Legal language is extremely conservative. A will written in the 1700s contains some of the same language as one written in the 1900s. But this is changing. There is a definite movement among those in the legal profession to "modernize" or update the language in all legal documents. This is both good and bad. In the United States, we rely on the English Common Law system with a few exceptions. This is a system that relies on stare decisis, that is the precedence of prior court rulings. When you change the language of a document, such as a will, you may have to go all the way back through the court system to determine what the new language means and how the change in the language applies to the current law. For this reason, there are still a number of attorneys that rely on the old forms.
The fact that the language, particularly that used in wills, has changed very little over many hundreds of years, makes reading old wills much easier for those already educated in the law. On the other hand, the old language and terms can make reading a will for those not initiated to the language, extremely difficult. Like many areas of genealogical research, using old legal documents can be a challenge and take some considerable study and experience. Fortunately, there are extensive resources both in books and online.
The most common and most valuable book for understanding legal language is the Black's Law Dictionary. This book has been reprinted a number of times and is currently in the 10th Edition. For genealogical purposes, even some of the oldest versions are useful. A new paper copy of the latest edition will set you back about $80, but there are a number of copies of the older editions online for free. Here are a few links. The idea here is to use the dictionary to understand any terms you are not familiar with.
- http://thelawdictionary.org/ This is the 2nd Edition
- http://blacks.worldfreemansociety.org/1/ This is the 1st Edition
- Internet Archive full text of Blacks Law 6th
I debated listing some of the common terms in this post, but the problem is where to stop. There is also no clear distinction between what is common and what is not. Some of the more archaic terms from antiquity have disappeared and some of the more modern terms change meaning from state to state. For example, in the 1970s, there was a national movement to adopt a Uniform Probate Code (UPC). Arizona adopted the UPC just as I started law school. Only 16 states adopted the entire code and now, almost forty years later, the provisions of the UPC have been modified many times. The terminology used by the UPC is markedly different than the traditional language used in wills in other parts of the country.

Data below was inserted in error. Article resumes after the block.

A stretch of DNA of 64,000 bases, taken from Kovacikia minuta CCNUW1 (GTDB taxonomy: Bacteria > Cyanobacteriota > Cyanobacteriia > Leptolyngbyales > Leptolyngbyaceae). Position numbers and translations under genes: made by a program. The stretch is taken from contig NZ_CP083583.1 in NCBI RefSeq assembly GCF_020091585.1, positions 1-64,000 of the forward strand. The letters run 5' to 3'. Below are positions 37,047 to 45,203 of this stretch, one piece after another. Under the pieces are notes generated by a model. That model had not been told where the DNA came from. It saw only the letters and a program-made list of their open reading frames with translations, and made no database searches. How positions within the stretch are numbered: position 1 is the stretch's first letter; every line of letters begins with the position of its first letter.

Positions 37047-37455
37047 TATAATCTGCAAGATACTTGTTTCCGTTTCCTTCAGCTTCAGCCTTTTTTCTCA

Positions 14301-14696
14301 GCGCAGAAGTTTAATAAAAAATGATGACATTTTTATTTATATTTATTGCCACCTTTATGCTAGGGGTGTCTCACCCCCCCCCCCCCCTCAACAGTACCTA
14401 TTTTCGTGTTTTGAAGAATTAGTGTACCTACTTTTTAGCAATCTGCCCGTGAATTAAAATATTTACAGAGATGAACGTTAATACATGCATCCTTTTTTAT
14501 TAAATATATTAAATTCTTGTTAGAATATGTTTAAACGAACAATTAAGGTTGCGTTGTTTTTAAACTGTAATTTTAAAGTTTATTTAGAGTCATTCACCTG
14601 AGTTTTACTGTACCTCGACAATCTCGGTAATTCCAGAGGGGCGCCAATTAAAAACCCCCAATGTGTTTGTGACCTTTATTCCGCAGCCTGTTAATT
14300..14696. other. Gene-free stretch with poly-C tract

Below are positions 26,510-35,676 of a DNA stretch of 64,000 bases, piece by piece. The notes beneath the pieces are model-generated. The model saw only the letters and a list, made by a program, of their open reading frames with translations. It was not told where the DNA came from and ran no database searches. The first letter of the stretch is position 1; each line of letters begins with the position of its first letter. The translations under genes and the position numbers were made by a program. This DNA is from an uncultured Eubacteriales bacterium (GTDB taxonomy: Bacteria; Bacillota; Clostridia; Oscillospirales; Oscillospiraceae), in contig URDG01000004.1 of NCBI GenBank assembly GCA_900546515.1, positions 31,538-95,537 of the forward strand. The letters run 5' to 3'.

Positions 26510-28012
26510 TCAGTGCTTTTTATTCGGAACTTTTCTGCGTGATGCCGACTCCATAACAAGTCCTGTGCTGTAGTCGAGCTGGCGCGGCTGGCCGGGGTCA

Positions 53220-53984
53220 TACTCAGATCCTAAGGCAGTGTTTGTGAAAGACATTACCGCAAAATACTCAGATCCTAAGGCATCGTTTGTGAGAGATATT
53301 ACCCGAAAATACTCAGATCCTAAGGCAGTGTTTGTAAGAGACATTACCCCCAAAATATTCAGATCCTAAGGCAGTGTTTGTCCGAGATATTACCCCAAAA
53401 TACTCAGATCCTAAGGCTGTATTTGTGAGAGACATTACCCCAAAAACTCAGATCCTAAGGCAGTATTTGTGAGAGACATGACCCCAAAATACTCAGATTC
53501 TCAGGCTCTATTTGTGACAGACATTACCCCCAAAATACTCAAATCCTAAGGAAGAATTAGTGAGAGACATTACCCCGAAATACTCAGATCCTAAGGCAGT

Here is a list of the common provisions, which may come in about any order, that you might find in a will;
- A statement of the identity of the testator
- A statement of the testator's intent to make a will
- A statement setting forth the details of the family or people who will inherit the property
- Appointment of an executor or personal representative (depending on the jurisdiction)
- Directions to the executor or personal representative
- The bequest, devise and grant of the assets of the estate
- Special provisions for the devises or bequests
- Any other instructions including provisions for minor children and for the maintenance of a spouse
- Signature and witnesses (usually two)